Unable to rid themselves of this monstrous pest and fearing that their entire harvest might be lost, the village elders determined to summon a famous hunter from the remote forests to the east. As was the custom of the time, they first sought permission from the Paramount Chief to engage a man possessing such awesome powers. This done, the elders sent forth word of their dilemma and the need for the great hunter’s services through the channels known to the shamans and herbalists, witch-finders and soothsayers. As they waited for a response, the elephant continued to roam unchecked devastating the carefully tended farms. Hope for a profitable harvest dimmed with each passing day.
         In the gloaming of bleak twilight, as the elders reclined in low-slung hammocks passing a calabash of palm wine from hand to hand and bemoaning their great misfortune, a silent figure mysteriously appeared in the village. He was an altogether fearsome figure decked out in a kola-dyed, knee-length, country-cloth ronko robe, dangling cowry shells and leather fetishes and other paraphernalia of the hunters’ trade. He cradled an antiquated shotgun in the crook of one arm. With his free hand, he flicked an elephant tail whisk at unseen gnats. The hunter strode to the center of the village, crouched on his haunches and surveyed every corner and shadow with wary predator’s eyes. The elders bestirred themselves to welcome the renowned stranger. He stood erect, oblivious to the chatter of interested onlookers who had begun to gather at a safe distance, as if responding to a secret clarion, to ogle at his ominous regalia and assure themselves that this great man would surely rid them of the accursed beast. The elders and the hunter repaired to the chief’s compound where the customary greetings were exchanged, terms negotiated and retainer paid. The hunter prepared at once to seek his quarry.

          The hunter rose before dawn, performed the private ceremonies demanded by his fetish, then moved unseen through the village hidden by a shroud of wafting kitchen smoke commingled with the lingering morning mist. He strode to the edge of the village and disappeared like a specter into the nearly impenetrable forest. Beginning at the site of the elephant’s destructive frolic he surveyed the area with an expert eye. Before him lay a maze of trampled, matted rice stalks that zigzagged through the farms across which the great beast had plodded before re-entering the forest. Tree trunks as thick as the hunter’s waist had been snapped in two under the elephant’s weight where it had paused to scratch an infernal itch. Gurgling guinea fowl searching for grubs scavenged among the splintered bark and broken branches that littered the ground along the crooked path. Their indignant, shrill chortles broke the silence as they scurried into the underbrush at the hunter’s approach. Squatting low with head bowed, the hunter followed the trail of havoc and mounds of fresh scat that marked the elephant’s passage. All day he tracked the beast, stopping from time to time to examine the feces more carefully, or sniff the air and listen with eyes closed and his head tilted back. As the blue-gray twilight settled and quickly waned, he realized that though he had hiked many, many circuitous miles that day he had not wandered very far from the village. He could sense all about him the elephant’s presence. He felt confident that he was close upon his prey.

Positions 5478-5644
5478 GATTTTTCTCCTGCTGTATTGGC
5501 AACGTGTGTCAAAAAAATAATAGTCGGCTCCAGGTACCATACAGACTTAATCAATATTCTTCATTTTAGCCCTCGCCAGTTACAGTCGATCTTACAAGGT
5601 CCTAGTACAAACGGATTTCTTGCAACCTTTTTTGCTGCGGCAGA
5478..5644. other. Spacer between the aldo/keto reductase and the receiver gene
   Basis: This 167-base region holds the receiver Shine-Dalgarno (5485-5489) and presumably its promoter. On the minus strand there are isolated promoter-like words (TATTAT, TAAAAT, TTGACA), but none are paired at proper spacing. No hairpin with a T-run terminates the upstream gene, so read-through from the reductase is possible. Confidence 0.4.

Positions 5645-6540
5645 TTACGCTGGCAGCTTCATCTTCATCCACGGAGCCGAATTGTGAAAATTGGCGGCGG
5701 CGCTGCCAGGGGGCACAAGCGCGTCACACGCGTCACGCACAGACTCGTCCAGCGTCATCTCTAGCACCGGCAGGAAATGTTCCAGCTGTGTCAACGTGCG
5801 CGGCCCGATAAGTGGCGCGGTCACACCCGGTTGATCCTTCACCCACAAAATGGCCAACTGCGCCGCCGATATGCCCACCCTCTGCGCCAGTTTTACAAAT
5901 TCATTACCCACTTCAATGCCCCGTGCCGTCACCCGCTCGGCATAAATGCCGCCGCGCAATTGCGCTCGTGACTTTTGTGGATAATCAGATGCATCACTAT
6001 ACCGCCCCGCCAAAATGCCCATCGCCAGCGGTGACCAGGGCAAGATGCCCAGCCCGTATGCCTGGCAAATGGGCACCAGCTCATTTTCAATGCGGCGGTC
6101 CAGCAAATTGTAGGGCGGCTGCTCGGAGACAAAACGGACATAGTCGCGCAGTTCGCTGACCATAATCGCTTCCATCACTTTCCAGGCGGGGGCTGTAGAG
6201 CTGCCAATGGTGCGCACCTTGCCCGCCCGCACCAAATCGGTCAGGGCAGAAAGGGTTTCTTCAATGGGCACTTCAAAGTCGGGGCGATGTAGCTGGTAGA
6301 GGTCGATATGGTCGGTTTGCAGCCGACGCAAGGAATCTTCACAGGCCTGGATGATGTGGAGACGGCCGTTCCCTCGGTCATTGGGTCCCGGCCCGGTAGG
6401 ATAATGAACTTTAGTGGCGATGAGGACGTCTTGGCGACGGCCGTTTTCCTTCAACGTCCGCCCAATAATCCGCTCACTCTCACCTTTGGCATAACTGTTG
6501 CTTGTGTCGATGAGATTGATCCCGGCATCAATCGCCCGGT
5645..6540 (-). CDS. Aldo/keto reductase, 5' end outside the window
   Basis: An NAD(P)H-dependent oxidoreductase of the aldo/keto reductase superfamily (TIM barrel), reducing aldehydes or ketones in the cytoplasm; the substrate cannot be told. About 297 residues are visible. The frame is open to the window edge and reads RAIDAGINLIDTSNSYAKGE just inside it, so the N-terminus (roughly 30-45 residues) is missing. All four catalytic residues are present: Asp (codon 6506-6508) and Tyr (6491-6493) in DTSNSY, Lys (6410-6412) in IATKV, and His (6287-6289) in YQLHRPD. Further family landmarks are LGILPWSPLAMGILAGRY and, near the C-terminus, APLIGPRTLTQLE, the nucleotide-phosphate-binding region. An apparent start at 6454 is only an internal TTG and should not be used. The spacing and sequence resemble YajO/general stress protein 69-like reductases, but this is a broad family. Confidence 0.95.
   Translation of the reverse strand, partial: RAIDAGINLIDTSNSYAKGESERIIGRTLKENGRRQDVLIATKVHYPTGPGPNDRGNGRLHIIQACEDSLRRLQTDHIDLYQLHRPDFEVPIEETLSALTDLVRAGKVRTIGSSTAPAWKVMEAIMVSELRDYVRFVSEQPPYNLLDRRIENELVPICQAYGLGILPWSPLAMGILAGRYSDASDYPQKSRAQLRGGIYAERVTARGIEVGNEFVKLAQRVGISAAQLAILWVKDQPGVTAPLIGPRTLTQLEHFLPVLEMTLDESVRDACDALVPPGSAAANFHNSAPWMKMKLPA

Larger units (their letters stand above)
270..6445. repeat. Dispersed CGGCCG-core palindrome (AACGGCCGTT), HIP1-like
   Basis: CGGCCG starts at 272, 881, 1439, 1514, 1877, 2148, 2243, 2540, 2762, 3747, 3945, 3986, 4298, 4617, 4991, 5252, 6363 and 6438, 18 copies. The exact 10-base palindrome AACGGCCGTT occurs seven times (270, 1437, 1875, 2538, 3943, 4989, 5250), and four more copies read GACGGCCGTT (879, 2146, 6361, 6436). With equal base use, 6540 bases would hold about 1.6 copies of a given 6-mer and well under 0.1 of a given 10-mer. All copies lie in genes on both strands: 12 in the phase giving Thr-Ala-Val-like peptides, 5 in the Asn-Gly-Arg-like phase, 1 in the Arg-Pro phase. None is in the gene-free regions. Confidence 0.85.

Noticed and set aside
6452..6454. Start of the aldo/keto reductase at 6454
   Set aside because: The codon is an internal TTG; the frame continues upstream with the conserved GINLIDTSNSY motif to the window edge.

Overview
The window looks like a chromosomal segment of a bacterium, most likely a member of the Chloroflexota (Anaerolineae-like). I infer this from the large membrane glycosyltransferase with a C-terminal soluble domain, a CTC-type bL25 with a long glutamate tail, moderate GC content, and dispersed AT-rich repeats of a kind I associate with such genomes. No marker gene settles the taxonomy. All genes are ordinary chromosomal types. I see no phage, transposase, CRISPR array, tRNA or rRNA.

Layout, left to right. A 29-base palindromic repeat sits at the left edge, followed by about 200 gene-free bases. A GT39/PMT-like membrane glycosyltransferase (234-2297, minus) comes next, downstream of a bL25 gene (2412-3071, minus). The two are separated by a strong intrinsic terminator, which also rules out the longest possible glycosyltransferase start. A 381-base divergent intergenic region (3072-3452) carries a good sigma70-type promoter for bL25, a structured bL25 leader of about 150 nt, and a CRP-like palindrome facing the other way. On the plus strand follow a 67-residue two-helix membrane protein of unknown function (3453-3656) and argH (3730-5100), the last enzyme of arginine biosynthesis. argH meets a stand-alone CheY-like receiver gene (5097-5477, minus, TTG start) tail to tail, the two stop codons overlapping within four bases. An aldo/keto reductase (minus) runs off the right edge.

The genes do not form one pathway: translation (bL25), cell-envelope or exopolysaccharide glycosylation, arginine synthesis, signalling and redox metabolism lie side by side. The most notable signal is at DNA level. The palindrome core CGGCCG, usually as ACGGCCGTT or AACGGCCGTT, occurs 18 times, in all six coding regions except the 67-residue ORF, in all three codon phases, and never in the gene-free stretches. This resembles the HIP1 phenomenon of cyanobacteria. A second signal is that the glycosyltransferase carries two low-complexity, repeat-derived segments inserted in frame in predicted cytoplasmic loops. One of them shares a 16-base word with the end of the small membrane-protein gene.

But night and fatigue dictated that he make camp and complete his task in the morning. He ate without cooking, performed his simple evening ablutions, and then strung up his hammock between two stout tree trunks in the pitch-dark forest. He feared nothing in the bush for his fetish was very powerful. He nestled in the hammock’s embrace as the day’s exertion brought him immediate slumber. While he slept, the elephant he sought appeared to him in a dream. There it stood a dark, humungous presence astride a wasted landscape under an ashen sky. In his dream the hunter was inexplicably stricken with paralysis - not out of fear, no never that — but as if he had been bound with invisible restraints. As he struggled against his confinement, the hunter hurled futile invective at his nemesis that landed as harmlessly as pebbles bouncing off its thick, gray-brown hide. The behemoth laughed at the hunter’s foolish pride and warned him that to continue his pursuit was dangerous folly. The hunter bristled at the elephant’s conceit, yet grew wary of a beast that could so easily invade his dreams. Surely this was no ordinary creature. The hunter, no stranger to the realm of witches and shape-shifters, had many times confronted their evil manifestations and had overcome their mystical powers. But never before had his dreams been so trespassed. The elephant’s musky redolence permeated the very air he breathed. The night’s rhythm seemed to rise and fall with its exhalations. Finally, the hunter, calling upon the courage of his fetish, challenged the elephant to reveal its true self (for surely the elephant-form hid the nature of a powerful entity).